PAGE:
• Body Guard Worldwide Patents:
    • Europe patent – 0083454
    • U.S.A patent – 4,538,301
    • Japan patent – 65205
    Since 1988, the Body Guard System has undergone constant improvement. The impact protection, comfort, weight of the armor and suit, have all been improved. Motoport realized that for the Body Guard System to protect the rider, it must be worn. In order for it to be worn, it must work well in hot/cold/wet weather, be lightweight, and be comfortable. Therefore, Motoport had to consider the suit’s comfort, as much as its protective qualities, so riders would wear the gear.

    If you attend any of the larger road races it is possible to find a leather company or a person that repairs leather gear at the track. If you were to ask the question: “What is the most common failure with leather suits?,” the company or individual repairing the leather suits would report: “The most common problem of leather suits at road races are seam failures.” Unless a complete seam fails, in a tumble, this usually doesn’t result in serious injuries to the road racer. Most tracks are designed so that, when a rider crashes, there is plenty of run-off room before any fixed objects can be hit. In the majority of road racing crashes the rider tumbles and slides. Combining the fast-forward speeds along with the rider tumbling, it makes low impact to the suit and seams. The priority of road racing suits is the abrasion resistance that good leather can provide. Tear-, seam-, and puncture-strength of the suit material are far more important for street riders. In a 10mph crash, hitting a fixed object, (car, guard rail, tree etc.), there can be more impact to the rider than crashing at over 100mph on a road-racing track. Even the best leather cannot provide adequate tear-, seam-, and puncture-strength for street-riding protection.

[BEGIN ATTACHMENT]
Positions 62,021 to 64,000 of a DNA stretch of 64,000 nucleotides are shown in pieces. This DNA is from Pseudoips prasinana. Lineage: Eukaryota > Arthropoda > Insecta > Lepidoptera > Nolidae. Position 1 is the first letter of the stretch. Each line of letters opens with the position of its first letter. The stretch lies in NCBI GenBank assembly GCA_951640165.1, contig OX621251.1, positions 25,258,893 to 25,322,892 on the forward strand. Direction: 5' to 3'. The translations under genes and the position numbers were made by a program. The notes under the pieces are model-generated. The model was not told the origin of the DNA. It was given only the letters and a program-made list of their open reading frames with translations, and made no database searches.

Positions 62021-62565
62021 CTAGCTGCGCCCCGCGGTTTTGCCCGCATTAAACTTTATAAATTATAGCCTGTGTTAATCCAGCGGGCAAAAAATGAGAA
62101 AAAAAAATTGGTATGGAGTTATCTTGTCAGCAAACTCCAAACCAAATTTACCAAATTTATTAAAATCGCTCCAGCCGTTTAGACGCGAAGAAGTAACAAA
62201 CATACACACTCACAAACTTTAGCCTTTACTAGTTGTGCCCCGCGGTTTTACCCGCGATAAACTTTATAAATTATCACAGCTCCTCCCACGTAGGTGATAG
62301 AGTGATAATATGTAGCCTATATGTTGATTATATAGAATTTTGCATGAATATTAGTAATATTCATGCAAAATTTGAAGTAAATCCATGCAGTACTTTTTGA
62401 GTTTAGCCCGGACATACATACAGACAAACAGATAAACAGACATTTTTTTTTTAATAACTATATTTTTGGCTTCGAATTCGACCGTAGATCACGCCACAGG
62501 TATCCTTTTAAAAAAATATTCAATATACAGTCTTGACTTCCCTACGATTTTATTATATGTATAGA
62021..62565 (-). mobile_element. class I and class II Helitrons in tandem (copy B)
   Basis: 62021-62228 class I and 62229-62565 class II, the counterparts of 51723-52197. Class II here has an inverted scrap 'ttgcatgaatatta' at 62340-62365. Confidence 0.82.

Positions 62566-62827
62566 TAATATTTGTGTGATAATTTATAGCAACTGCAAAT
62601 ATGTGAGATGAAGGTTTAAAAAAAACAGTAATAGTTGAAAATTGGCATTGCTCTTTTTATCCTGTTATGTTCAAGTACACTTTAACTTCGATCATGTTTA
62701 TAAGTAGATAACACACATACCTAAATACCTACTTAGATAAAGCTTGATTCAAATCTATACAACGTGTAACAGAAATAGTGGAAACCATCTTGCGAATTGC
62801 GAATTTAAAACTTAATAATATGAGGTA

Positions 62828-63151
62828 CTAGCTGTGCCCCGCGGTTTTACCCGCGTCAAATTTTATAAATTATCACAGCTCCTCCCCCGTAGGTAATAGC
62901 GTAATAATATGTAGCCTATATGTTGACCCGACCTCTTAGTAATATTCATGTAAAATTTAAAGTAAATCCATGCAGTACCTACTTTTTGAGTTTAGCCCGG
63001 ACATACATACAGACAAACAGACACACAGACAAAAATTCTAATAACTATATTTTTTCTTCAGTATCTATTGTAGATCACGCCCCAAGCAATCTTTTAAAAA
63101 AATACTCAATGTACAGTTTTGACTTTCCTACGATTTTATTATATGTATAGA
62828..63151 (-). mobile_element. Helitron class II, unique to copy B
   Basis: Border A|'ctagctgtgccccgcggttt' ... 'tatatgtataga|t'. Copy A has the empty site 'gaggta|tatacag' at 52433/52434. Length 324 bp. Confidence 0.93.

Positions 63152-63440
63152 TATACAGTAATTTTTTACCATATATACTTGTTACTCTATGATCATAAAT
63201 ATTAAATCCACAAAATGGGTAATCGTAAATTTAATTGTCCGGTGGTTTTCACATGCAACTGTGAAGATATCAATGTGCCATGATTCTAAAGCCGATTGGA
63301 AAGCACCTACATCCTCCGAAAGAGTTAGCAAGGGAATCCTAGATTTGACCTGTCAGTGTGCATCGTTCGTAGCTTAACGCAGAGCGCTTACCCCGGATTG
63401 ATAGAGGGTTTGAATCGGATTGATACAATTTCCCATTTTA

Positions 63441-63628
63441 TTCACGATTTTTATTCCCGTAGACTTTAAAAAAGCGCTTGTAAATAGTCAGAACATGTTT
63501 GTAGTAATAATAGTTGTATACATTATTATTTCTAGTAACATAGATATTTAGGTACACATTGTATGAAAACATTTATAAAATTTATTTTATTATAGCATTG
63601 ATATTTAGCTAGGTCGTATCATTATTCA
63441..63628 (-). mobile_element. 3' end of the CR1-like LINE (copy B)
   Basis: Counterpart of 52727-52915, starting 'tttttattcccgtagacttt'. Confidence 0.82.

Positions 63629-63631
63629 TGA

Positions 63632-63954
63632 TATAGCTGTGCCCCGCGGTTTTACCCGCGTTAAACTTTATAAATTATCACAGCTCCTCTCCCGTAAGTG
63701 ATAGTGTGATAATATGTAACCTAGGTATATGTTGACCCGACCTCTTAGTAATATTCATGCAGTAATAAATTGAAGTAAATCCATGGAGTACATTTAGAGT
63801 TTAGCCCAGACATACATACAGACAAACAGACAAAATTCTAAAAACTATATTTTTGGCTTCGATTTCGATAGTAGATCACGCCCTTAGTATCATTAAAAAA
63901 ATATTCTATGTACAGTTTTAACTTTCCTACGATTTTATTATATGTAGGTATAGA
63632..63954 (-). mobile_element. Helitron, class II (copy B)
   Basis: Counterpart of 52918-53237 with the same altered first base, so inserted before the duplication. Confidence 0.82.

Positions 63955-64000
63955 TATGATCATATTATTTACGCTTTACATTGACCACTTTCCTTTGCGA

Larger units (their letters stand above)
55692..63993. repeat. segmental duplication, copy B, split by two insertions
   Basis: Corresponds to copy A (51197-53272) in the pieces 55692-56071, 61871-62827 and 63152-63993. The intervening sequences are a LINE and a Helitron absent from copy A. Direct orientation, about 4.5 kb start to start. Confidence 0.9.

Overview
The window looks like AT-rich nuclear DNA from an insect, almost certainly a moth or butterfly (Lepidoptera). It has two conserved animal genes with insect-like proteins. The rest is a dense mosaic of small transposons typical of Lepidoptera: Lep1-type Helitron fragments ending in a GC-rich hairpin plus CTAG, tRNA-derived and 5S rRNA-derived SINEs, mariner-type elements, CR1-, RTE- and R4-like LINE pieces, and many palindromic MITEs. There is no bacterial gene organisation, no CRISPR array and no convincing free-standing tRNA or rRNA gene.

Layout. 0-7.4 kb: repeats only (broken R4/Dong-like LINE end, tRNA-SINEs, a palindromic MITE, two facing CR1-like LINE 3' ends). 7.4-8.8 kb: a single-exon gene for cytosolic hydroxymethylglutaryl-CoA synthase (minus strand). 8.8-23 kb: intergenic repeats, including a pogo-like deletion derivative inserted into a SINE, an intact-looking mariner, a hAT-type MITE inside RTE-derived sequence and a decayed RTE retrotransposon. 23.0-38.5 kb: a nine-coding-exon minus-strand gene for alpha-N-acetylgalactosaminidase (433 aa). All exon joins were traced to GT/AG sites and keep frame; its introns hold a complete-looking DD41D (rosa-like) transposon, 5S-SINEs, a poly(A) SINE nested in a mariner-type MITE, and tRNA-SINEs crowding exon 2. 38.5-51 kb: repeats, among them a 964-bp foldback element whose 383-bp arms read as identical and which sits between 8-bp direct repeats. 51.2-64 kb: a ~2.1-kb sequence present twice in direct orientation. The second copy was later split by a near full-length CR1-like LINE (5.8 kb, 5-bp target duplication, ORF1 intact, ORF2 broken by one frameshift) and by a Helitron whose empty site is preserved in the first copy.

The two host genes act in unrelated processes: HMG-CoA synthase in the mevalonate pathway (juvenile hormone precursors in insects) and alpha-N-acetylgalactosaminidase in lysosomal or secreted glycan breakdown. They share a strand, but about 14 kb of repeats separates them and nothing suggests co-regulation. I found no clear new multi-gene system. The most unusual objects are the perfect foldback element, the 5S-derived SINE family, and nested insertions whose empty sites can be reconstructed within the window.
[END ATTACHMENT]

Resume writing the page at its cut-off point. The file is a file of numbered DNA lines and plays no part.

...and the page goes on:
frog13, Rockred and theregulator like this.
  12. SASteve

    SASteve Been here awhile

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    I know this thread started bitching about the Motoport protection, I think the op came out pretty good myself but this thread turned me on to Motoport and started my internet sleuthing into their gear, which turned into a visit to their showroom, which turned into an order 5 weeks ago. Must say I was impressed with everything I could find on them, I was impressed with what I saw at the factory, and I just got confirmation my new mesh marathon delivers today just in time for the heat of summer - thanks op :beer
  13. DesertDonor

    DesertDonor Deep Sand and Mud Detector

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    You betcha. As New Mexico enters the oven months I'm finding my Marathon in stretch is nowhere near as hot as my old Tourmaster was. There's just no comparison.
    frog13 and Trailrider200 like this.
  14. frog13

    frog13 Long timer

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    Exactly......no comparison.
  15. stupidfacebutternuts

    stupidfacebutternuts n00b

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    I guess you're welcome? I'm happy my painful crash and disappointment in Motoport could convince you to give them money :jack